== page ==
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From This Story
If aliens were watching the Earth from space, they might well assume that cars are the planet’s dominant species. Humans, they’d quickly observe, seem to exist in order to feed and groom their well-armored masters, and propel them from place to place.
That image long peeved Matthew Passmore, who decided to do something about it. Passmore, 41, is a consummate idea man who manages to seem both laid-back and highly enthusiastic. His résumé is all over the place: philosophy major at UCLA, professional bassist, intellectual property lawyer. But art has always been his passion, and in 2004—along with two friends—Passmore created Rebar: a maverick design studio based in San Francisco’s Mission District.
Rebar’s chief interest is “the commons:” shared space in the urban community. Its projects have included imaginative playground structures, inflatable “Sho-Globes” for outdoor festivals and an effort to protect an endangered seabird that nests on California’s Año Nuevo island (a feat that involved designing ingenious ceramic habitats). But its best-known project is Park(ing) Day: an annual tradition of turning parking spaces into actual parks that will be held this year on Friday, Sept. 16th. It’s the urban equivalent of beating swords into ploughshares.
The genesis of Park(ing) Day began in 2005, while Passmore was working in a downtown building, watching cars going in and out of metered spaces. “I had a vision of time-lapse photography, and started thinking: What if an art gallery came in for two hours, or a park came in for two hours? I looked into the law and found that, in San Francisco, it's technically legal to do something with a metered parking space, apart from storing your car there.”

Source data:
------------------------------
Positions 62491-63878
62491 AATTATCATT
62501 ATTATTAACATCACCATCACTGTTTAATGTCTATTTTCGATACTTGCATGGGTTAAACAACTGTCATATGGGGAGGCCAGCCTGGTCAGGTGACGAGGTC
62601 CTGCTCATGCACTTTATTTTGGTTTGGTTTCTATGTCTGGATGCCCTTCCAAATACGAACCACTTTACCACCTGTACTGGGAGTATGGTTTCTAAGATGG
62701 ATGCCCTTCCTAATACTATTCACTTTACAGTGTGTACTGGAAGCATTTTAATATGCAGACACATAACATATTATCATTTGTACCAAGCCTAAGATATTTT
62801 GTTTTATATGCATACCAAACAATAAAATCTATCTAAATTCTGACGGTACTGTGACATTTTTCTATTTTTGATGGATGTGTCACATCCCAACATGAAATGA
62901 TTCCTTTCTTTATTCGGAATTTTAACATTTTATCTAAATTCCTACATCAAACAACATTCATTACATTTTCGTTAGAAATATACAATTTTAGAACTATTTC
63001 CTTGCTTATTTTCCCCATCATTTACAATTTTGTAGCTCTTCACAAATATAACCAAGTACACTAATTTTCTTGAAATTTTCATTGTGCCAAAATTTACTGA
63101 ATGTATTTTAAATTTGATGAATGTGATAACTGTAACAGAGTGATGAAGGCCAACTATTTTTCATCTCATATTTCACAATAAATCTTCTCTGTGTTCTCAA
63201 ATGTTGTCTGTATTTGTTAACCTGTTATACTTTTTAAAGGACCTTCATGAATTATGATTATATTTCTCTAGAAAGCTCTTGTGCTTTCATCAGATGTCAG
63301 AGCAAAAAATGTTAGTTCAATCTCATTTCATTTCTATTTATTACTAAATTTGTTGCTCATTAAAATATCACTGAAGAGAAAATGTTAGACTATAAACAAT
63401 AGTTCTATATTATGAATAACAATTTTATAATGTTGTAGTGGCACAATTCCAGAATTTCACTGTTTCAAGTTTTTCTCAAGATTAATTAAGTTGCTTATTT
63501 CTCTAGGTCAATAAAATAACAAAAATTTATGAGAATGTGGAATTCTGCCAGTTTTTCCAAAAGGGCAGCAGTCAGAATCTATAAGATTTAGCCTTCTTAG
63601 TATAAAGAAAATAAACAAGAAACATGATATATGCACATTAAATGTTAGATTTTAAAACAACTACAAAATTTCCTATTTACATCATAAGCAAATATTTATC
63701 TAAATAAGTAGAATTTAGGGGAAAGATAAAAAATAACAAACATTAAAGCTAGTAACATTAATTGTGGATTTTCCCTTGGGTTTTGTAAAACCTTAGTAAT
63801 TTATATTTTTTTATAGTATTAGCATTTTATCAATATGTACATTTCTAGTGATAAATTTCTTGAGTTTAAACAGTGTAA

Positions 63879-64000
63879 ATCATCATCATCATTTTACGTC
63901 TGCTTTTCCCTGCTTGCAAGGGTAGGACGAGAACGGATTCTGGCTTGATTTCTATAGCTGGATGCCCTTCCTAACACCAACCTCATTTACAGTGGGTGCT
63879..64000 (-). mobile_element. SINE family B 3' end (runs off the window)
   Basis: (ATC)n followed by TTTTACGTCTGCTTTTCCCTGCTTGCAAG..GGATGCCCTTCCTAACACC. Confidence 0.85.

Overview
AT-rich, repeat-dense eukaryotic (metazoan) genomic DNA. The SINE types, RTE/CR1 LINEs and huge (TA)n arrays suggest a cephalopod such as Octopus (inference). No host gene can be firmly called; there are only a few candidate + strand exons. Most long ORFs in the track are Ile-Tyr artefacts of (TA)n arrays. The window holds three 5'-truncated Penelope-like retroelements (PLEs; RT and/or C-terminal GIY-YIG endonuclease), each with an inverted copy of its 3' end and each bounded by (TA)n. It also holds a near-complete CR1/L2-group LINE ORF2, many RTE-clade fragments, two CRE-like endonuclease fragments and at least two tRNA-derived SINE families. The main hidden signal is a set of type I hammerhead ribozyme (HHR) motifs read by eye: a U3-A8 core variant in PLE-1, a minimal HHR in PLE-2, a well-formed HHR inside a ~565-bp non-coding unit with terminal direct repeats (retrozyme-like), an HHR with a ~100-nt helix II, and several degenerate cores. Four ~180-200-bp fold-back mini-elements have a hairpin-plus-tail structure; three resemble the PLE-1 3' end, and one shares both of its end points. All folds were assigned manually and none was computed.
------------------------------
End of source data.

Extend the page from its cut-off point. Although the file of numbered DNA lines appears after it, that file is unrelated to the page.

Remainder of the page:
Passmore, along with Rebar co-founders Blaine Merker and John Bela, thought about what they would put in a parking space. An office cubicle? A bed? They ultimately agreed on the idea of a park. Civic-minded, they decided to site it in an area of San Francisco that had been singled out as “lacking public green space.”
“We did it on November 16, 2005, on Mission Street,” Passmore recalls. “It lasted two hours: the maximum time offered on the meter.” Despite his legal research, Rebar’s foray into guerilla landscape architecture was filled with trepidation. “We actually had speeches prepared for the police: speeches about how we were acting in the public interest, planned to clean up after ourselves and so on. Because we were sure we were going to be arrested.”
But nothing happened. “A few meter maids scooted by,” Passmore says with a laugh. “They must have assumed we had a permit—because no one in their right mind would try to do something like this otherwise.”
The event swept through the blogosphere. Suddenly, people all over the country wanted to turn parking spaces into parks. “People were asking us to replicate our project in their cities—which was difficult to do. We were just three guys with day jobs. Rebar was something we did on weekends. So we decided to make a how-to manual and let people do it on their own.”
As the response grew, the Rebar team decided to focus the energy onto a single day—a celebration of the core principles behind their initial inspiration. “Parking Day would be a vivid showcase of alternative uses for public space traditionally used by automobiles,” says Passmore. “It would be a day for citizens to become involved, take ownership of their city and change it for the better.”